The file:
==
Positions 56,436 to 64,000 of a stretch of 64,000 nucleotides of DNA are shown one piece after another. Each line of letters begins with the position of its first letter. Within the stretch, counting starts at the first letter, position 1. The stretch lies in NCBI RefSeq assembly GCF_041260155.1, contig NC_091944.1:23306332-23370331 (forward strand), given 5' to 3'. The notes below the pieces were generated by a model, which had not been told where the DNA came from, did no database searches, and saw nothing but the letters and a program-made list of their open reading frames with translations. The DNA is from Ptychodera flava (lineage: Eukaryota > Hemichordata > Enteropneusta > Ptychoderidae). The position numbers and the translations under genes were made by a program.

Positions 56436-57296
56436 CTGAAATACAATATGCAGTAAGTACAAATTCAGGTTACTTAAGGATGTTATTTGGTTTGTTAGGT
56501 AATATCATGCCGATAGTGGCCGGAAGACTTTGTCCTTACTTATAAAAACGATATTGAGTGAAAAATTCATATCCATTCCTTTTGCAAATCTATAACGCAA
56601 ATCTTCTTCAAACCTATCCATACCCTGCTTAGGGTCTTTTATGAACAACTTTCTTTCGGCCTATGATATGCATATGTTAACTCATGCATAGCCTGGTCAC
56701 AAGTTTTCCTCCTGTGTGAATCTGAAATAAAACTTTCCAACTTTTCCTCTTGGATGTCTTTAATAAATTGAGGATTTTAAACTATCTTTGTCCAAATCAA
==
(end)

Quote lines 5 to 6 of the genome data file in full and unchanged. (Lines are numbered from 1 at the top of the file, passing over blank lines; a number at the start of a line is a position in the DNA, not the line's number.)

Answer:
56601 ATCTTCTTCAAACCTATCCATACCCTGCTTAGGGTCTTTTATGAACAACTTTCTTTCGGCCTATGATATGCATATGTTAACTCATGCATAGCCTGGTCAC
56701 AAGTTTTCCTCCTGTGTGAATCTGAAATAAAACTTTCCAACTTTTCCTCTTGGATGTCTTTAATAAATTGAGGATTTTAAACTATCTTTGTCCAAATCAA